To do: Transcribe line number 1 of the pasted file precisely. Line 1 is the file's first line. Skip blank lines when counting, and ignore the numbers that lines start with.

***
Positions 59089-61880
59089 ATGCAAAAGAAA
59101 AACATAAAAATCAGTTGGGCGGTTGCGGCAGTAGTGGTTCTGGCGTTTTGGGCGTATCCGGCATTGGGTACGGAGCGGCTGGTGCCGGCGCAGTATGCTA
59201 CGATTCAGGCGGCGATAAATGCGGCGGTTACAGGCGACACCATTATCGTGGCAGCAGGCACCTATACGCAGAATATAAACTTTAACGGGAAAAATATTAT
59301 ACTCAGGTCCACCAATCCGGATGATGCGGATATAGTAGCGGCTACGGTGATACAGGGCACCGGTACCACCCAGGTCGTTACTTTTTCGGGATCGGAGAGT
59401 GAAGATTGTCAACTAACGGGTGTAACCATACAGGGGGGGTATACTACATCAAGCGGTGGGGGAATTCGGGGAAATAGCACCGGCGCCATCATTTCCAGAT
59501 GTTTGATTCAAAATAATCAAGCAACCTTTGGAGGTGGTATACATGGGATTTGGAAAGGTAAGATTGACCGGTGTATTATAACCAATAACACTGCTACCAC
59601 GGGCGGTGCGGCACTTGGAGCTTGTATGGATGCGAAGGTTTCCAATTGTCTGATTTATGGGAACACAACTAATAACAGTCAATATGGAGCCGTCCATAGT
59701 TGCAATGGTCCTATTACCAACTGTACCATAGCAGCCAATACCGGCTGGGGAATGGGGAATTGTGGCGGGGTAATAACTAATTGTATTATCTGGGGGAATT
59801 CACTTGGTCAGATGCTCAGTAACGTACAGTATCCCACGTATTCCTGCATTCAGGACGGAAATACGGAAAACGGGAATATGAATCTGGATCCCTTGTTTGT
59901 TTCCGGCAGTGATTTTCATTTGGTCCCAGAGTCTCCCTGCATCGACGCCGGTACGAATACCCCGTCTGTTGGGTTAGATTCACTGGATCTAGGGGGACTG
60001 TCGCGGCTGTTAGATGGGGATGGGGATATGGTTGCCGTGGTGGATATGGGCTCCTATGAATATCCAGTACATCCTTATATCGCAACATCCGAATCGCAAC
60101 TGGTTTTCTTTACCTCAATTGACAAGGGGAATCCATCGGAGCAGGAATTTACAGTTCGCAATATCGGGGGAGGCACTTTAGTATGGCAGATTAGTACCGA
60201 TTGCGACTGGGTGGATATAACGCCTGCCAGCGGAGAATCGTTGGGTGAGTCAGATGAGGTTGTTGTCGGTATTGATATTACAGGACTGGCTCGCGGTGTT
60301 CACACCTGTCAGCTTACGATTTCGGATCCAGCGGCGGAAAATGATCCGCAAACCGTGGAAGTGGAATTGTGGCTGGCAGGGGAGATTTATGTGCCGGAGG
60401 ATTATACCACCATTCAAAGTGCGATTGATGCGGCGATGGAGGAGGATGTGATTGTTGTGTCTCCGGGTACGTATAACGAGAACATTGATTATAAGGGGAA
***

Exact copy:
Positions 59089-61880